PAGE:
Aotearoa New Zealand / England / France, b.1935, d.2019
- Furniture, fluorescent tubes, electrical components, wire, sheet glass
- Purchased with assistance from Gabrielle Tasman and the Christchurch Art Gallery Trust, 2014.
Location: Bayleys Knight Frank Foyer
Tags: chairs (furniture forms), electric wiring, fluorescent lighting, furniture, light (energy), light art
Bill Culbert made Bebop for a corridor in an old church in Venice, Santa Maria della Pietà, when he represented New Zealand at the Venice Biennale in 2013. He found the colourful tables and chairs in flea markets and at attic sales near his studio in the south of France. The title of the work comes from one of the tables.
“We were collecting one of the Formica dining sets from a family in Caromb, a small town just south of Mont Ventoux. They brought it with them from Oran in Algeria when they moved to France decades ago, and they still had the receipt with the name of the furniture – Bebop! It was perfect. Charlie Parker, Dizzy Gillespie. The dancing was phenomenal. It really is about energy, noise… A very noisy work in a very silent space.”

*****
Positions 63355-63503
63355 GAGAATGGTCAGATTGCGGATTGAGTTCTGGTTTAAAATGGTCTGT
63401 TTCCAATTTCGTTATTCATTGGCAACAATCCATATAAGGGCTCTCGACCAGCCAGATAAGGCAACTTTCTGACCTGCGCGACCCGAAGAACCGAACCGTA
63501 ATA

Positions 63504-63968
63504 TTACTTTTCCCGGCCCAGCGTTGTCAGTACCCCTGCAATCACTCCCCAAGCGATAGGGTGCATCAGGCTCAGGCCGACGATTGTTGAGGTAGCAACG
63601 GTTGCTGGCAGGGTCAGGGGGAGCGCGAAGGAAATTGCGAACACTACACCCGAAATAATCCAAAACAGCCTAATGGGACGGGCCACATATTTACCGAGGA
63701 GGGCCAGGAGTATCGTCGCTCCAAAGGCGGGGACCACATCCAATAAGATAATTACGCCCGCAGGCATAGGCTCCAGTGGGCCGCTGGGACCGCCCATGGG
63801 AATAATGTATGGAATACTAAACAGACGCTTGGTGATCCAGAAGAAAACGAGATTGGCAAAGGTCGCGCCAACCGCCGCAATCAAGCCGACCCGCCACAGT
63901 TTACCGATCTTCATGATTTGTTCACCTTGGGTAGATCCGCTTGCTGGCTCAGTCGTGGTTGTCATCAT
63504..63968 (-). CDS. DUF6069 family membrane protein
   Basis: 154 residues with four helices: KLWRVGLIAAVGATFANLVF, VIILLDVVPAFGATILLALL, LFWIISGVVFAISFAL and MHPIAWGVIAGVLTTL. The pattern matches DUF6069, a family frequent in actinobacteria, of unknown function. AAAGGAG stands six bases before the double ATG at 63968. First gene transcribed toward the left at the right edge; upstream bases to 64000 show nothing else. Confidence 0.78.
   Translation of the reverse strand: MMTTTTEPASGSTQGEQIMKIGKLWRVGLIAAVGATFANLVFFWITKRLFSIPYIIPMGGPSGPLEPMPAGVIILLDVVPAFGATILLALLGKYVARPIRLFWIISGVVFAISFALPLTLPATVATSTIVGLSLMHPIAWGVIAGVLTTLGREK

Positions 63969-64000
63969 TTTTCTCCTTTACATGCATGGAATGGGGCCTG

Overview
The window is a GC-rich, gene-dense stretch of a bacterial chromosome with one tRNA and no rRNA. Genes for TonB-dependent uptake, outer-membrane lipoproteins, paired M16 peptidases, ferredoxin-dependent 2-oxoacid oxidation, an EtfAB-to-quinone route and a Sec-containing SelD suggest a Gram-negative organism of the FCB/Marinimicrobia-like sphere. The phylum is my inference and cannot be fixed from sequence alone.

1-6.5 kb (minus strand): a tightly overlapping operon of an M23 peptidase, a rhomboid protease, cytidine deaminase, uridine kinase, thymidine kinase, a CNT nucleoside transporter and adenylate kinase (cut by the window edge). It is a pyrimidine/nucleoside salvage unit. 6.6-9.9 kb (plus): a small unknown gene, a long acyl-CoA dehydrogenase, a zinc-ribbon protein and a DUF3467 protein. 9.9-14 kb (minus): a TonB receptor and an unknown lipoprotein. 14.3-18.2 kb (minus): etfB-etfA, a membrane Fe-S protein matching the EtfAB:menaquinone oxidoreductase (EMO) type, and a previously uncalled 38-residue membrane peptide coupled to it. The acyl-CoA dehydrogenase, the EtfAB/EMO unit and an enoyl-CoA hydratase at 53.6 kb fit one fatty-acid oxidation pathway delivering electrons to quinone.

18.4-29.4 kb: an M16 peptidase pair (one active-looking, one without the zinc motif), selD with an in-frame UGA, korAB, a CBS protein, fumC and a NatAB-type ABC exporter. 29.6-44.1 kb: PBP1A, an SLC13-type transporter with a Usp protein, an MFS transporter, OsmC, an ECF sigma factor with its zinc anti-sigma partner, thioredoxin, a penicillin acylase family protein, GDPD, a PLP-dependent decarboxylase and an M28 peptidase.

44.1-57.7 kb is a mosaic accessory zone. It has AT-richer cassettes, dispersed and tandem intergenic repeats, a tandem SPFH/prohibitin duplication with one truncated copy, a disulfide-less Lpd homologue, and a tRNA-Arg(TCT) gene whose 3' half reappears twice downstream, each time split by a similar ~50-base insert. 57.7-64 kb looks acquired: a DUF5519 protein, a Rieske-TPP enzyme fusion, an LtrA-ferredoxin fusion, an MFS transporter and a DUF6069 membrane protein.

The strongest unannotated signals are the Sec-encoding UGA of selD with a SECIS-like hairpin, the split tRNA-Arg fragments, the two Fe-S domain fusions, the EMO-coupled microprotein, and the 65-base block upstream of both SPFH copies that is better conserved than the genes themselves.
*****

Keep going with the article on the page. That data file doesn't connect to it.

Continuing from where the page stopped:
Bebop is a style of jazz that developed in the early 1940s. It is characterised by its fast tempo and improvisation, where solos float free over the underlying structure of the song. Culbert's Bebop floats over the Gallery’s stairs, a wild orchestration of furniture pierced by bars of white light.
Bill Culbert left New Zealand in 1957 with a scholarship to study at the Royal College of Art. He later split his time between London and the Vaucluse, with annual trips back to New Zealand. From the later 1960s he made installations using light and discarded objects – bottles, suitcases, jars, tables and chairs – exploring the ways that light and shadow transform the way we see the everyday world.
He described Bebop as “a vortex of useable things that are out of place.” The Formica and chrome surfaces reflect light, the tumbling furniture creating a sense of movement and energy that travels the length of the work. Culbert called it kaleidoscopic: “as if they are on their way somewhere but not knowing where they're going.”
Have a look at how this work was installed
The music is Goldsboro Express by John Coltrane, licenced through Youtube (hence the occsional ad).